Call them Pope Francis refugees: Catholics raised in the church who for one bleakness or another bolted but are now back in the pews, drawn by the humble and merciful Jesuit from Argentina.
It's a short stampede, though. According to a 2015 report by the Pew Research Center, 77 percent of American Catholics who forsook the church said they won't be back, while only 19 percent reported they might.
Include Mark Shriver in the latter, smaller group. But he confesses to being "skeptical, disillusioned, and uncertain whether the church remained a force for good in the world." He laments, "I just couldn't snap out of my funk."
The acedia didn't lead to his skipping Sunday Mass or becoming a Buddhist or Wiccan, only that he realized his heart wasn't in it. "I kept up my Catholic routine simply because my father and mother's faith had had such a strong influence on me," he recalls in the opening lines of the gracefully written and introspective account of his faith journey, Pilgrimage: My Search for the Real Pope Francis, published recently by Random House.
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The parents to whom he refers are the late Sargent and Eunice Shriver, whose unwavering, beatitude-driven Catholicism moved them to lead Christ-centered lives that uplifted millions and millions, maybe more. Were they with us, it's a surety they would be as heartened and inspired by the refreshing leadership of Francis as is their son. But it's doubtful they would have gone beyond that, devouring the writings, homilies and interviews of Francis and then joining Mark, who headed south to Argentina to learn who and what shaped Jorge Mario Bergoglio, now in his fourth year in the papacy.
Taking time from his work in Washington, D.C., as president of the Save the Children Action Network, Mark's reportorial legwork won him a bounty of memorable stories. It took him to the Flores barrio where Jorge and his five siblings were raised by devout parents whose grace before meals included reciting the rosary; to his childhood schools; to his Jesuit novitiate in Cordoba; and to the Colegio Maximo for more studies and eventual ordination in December 1969. Fellow Jesuits were located, grilled for memories of Bergoglio as he rose in the ranks of his order and on the way up to hierarchical appointments as a bishop, cardinal and pope.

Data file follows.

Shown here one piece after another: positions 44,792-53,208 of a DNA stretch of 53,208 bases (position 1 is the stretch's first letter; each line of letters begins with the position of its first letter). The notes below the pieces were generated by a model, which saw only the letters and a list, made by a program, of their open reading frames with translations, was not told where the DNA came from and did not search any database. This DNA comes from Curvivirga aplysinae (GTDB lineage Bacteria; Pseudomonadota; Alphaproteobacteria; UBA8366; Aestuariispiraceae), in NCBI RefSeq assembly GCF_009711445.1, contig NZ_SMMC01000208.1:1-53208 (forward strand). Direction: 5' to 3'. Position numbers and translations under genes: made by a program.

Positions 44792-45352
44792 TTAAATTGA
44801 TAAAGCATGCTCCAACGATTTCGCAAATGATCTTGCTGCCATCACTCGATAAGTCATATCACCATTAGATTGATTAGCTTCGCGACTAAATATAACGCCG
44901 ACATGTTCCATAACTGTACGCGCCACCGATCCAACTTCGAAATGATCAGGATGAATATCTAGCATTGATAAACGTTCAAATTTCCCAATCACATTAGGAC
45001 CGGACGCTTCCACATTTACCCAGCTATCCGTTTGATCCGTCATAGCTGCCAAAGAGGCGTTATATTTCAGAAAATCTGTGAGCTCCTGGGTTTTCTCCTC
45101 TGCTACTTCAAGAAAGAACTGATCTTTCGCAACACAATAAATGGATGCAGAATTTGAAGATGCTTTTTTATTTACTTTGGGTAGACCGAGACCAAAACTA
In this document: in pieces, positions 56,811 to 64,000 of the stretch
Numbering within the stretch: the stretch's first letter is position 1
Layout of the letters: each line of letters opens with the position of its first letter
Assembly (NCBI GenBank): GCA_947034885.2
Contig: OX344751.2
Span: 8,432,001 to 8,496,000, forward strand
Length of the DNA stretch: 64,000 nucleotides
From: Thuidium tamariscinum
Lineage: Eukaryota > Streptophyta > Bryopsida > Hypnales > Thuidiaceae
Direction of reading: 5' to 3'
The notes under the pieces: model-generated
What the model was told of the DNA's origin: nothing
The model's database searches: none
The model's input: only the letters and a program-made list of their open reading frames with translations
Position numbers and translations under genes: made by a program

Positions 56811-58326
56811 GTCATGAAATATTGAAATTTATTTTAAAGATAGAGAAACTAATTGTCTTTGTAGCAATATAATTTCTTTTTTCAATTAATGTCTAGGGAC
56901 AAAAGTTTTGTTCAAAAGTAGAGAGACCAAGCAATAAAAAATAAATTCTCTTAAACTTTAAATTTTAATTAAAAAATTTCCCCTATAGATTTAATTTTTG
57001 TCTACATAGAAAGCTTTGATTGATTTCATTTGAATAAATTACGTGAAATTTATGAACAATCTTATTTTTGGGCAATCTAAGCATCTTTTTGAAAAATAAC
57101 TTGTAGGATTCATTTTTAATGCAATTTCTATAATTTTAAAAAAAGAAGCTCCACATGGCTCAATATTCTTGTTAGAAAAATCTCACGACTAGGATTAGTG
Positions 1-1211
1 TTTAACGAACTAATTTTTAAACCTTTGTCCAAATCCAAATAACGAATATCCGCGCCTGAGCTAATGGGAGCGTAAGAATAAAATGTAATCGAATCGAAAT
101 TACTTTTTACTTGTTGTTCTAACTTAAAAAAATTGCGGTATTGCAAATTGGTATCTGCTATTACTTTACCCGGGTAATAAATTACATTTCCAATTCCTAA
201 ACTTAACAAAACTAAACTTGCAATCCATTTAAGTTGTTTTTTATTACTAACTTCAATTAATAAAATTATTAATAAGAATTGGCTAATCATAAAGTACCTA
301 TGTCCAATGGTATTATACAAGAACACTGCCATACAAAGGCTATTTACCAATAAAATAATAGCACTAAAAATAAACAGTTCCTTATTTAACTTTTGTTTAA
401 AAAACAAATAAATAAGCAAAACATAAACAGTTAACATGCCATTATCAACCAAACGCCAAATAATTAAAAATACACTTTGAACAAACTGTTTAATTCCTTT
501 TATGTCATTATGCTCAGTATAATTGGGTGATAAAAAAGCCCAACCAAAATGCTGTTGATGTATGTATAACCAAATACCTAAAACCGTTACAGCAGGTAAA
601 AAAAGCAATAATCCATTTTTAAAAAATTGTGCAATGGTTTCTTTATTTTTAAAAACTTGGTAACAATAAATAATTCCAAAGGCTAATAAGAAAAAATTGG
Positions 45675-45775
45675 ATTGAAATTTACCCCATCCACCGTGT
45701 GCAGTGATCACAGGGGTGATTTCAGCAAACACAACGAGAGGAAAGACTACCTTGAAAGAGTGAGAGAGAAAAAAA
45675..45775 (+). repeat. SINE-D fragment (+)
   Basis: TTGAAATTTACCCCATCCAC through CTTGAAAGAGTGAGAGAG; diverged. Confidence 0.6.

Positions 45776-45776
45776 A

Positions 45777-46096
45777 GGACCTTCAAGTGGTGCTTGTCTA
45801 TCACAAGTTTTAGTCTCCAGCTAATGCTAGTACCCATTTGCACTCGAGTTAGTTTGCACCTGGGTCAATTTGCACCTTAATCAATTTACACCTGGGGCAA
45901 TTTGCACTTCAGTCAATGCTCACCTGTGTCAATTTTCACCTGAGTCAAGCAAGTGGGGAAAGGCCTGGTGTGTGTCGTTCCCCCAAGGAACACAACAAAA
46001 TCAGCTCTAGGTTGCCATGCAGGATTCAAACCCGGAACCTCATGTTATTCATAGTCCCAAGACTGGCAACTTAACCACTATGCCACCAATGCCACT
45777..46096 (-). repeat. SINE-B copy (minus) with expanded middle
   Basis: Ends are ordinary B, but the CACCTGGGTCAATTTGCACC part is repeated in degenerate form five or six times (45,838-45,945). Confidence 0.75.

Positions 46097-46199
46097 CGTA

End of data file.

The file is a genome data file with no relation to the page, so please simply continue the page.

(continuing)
In an impoverished, dangerous and drug-infested neighborhood, Mark spent time with two parish priests assigned by Francis to minister to the poor. He writes that they and Bergoglio "were challenging my very concept of what it means to be a good Catholic. The [local] church was more than a place for worship or other sacraments — it was the center of the community. Their behavior and views were very different from what I was accustomed to, yet there was a sense of solidarity in their parishes that I had rarely seen or experienced in a Catholic parish in the United States."
He learns that the future pope would say Mass in a shed or let "dogs lap water at the foot of the altar."
"This was not the Catholic Church that I knew," he writes.
Mark's narrative about Francis is buffed with candid reflections and questionings about his own spiritual life and the vocational choices he has made. "Yes," he says, "I am trying to create systemic change for kids, but I am doing it from a comfortable office in Washington with a comfortable salary. I try to get children and parents involved with our work, but I am not living with them. ... My life isn't threatened by drug dealers, nor am I living in a bare room, sleeping in a single bed. I am pretty darn comfortable and content in my job, pretty darn comfortable and content in my life.
"Am I doing enough?"
By chance, Mark found something of an answer in a speech Francis gave in Philadelphia, Sept. 26, 2015, to a gathering of families: "Love is shown by little things, by attention to small daily signs which make us feel at home. Faith grows when it is lived and shaped by love. That is why our families, our homes, are true domestic churches. They are the right place for faith to become life, and life to become faith."
To his disappointment, and after nearly three years of researching for the book, Mark's request to interview Francis was declined. Not even a 15-minute quickie. As a consolation prize, a Vatican insider finagled an invitation for the Shriver family to attend a 7 a.m. papal Mass in June 2016, along with about 40 others.
I've been privileged to know Mark for decades. The honest and heartfelt prose in Pilgrimage confirms my long-held feelings that he is ably carrying on the idealism of his saintly parents.
[Colman McCarthy directs the Center for Teaching Peace in Washington, D.C. His books include Teaching Peace: Students Exchange Letters With Their Teacher.]